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A connectomic study of a petascale fragment of human cerebral cortex (seas.harvard.edu)
102 points by lawrenceyan 4 months ago | hide | past | favorite | 40 comments

This is fantastic progress. There’s two directions of attack that are necessary to get brain emulation.

First, scanning ability needs to advance enough to scan an entire brain with various stains at the decananometer voxel level.

Second, we still don’t know enough about how neural cells in the brain function. Just recently, glial cells like astrocytes we’re recognized to have a significant effect on signaling and the entropy of neural activity. I expect more and more learnings from neuroscience will slowly work their way into the field of neuromorphic computing and eventually we’ll have a complete picture.

Source: doing my undergrad thesis on neuromorphic computing.

What’s your field of study for your degree?

I’m in a multidisciplinary engineering major called engineering science.

The dataset the paper uses: 1.4 petabyte browsable reconstruction of the human cortex - https://h01-release.storage.googleapis.com/landing.html

There was a story I read once where general AI was unobtainable but computing power continued so simulations of brains was done via processing brain slices. So every AI was just a person who had died with an intact brain that could be preserved. Self driving cars were a thing but it was someone’s grandma.

if you can recall the author/title i’d love to look at it! i’m curious how the story deals with the disjointed sensory input in the “revived” agent. e.g. does Grandma experience sight/sound/touch/feel? if not, how does she cope with sudden full-body paralysis/numbness/loss-of-familiar-senses? did she agree to this, or know it was going to happen? and so on.

i remember one subplot to a Cory Doctorow book focused on a lab that was trying to develop a self-aware machine and the barrier there was that the machine would commit suicide as soon as it understood the broader context of its being. sort of makes me wonder that in order to achieve the sorts of AI you’re talking about, we need not just map the brain but also understand (or bruteforce) enough of it to avoid agent crises. the barrier to that could be larger than just developing a wholly new neural network (idk).

There's a few bits in Neal Stephenson's "Fall; or, Dodge in Hell" that explore this.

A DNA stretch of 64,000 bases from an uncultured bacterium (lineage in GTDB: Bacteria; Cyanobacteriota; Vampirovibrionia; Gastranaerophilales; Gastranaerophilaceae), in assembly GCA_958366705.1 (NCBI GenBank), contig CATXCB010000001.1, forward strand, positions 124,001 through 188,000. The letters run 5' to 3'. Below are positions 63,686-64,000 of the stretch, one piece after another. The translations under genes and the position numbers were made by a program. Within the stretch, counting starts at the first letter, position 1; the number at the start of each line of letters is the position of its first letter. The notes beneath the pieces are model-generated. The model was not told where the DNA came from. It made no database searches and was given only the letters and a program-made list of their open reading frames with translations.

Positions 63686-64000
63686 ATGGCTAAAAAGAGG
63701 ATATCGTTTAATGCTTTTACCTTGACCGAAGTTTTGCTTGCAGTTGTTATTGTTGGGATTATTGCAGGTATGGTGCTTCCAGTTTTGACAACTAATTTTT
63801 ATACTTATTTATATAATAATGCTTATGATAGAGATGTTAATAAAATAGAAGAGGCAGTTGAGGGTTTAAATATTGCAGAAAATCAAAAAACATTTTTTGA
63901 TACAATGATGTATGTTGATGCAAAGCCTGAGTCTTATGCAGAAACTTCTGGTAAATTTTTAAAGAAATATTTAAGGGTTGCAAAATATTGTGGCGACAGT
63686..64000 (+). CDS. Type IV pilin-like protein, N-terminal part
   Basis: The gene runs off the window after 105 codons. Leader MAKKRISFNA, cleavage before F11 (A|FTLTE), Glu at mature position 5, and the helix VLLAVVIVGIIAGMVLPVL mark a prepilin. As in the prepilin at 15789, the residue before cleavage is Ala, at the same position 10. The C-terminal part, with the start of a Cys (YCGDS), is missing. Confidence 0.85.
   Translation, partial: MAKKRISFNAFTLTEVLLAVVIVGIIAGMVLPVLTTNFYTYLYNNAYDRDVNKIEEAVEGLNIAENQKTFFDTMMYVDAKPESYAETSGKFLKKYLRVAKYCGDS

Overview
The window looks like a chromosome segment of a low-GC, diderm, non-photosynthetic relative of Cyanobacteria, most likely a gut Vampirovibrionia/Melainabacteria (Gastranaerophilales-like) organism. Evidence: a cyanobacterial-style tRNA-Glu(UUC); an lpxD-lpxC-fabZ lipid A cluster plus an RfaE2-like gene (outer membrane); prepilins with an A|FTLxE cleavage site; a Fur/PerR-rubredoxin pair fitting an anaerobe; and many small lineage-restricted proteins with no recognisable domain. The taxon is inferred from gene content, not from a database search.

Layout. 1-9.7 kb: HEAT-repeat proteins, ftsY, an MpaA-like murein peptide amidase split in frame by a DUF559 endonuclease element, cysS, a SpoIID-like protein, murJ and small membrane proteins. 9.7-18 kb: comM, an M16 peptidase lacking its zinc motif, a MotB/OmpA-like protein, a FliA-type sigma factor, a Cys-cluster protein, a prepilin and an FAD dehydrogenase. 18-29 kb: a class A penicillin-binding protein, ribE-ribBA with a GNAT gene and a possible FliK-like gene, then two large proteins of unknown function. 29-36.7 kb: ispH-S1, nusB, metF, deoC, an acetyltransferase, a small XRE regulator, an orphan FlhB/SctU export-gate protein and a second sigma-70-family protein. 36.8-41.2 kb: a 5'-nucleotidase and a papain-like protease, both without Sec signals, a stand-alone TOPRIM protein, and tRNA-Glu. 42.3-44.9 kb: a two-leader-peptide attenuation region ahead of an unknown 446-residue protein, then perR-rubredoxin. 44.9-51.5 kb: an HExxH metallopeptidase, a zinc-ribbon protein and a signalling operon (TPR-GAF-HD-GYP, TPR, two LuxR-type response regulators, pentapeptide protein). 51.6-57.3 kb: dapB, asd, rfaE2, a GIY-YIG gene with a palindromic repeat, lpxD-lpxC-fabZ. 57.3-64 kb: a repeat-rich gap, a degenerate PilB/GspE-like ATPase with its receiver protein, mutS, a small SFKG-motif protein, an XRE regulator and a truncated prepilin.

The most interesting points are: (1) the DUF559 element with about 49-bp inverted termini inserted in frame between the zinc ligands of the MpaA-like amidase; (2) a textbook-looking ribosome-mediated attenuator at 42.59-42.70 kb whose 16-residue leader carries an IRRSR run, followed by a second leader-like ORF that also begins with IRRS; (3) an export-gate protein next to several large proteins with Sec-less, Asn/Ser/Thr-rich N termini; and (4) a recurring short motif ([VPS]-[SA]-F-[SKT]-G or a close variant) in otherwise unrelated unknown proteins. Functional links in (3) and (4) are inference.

And also, "Lena" by qntm -> https://qntm.org/mmacevedo

Google 'MMAcevedo' for a horrifying short story take on this concept.

The bobiverse covers this, but is definitely not what the op meant. There's also an arc in the Welcome to nightvale podcast that is similar (using frozen brains) but still different.

The whole Bobiverse series is built around this concept of one guy's brain scan and him embracing his new existence.

By the way, do you have the title of the book you mentioned?

the book was Walkaway: https://en.wikipedia.org/wiki/Walkaway_(Doctorow_novel)

the only reason i didn't name it before is that i couldn't recall the name off-hand.

It doesn't sound quite like the story the previous poster was thinking of, but Hannu Rajaniemi's Jean le Flambeu series (beginning with The Quantum Thief) has uploaded, edited, and copied human minds as a significant component of the story.

Can't be Quantum Thief, because in Hannu's -verse, AGIs (or 'dragons', IIRC) exist, are actually pretty easy to make, and much smarter than the uploads or derived human brains - so smart that they are far too dangerous for any side to use, and that's why they still run on brains.

In Sam Harris' podcast he mentions an ethical consideration when trying to create an AI that's conscious: an entity that's fully aware of itself yet stuck in a "box" with no way to get out. The perfect torture machine.

How is that different from general AI though?

General ai would be a unique mind. Simulation doesn't require engineers to understand the process, just that the process works. I can copy a mechanism without scientifically understanding what that mechanism is doing. I can follow a recipe or instructable or copy grandma's brain and have little to no understanding of what's really happening.

Then again, if you can copy a genius researcher and put a million of the minds to work on solving agi methodically, you don't need precision and understanding to start with. You just hope the million mind genius collective doesn't lie or mislead.

But the inputs to the simulation are still artificial so I don’t see why it really matters.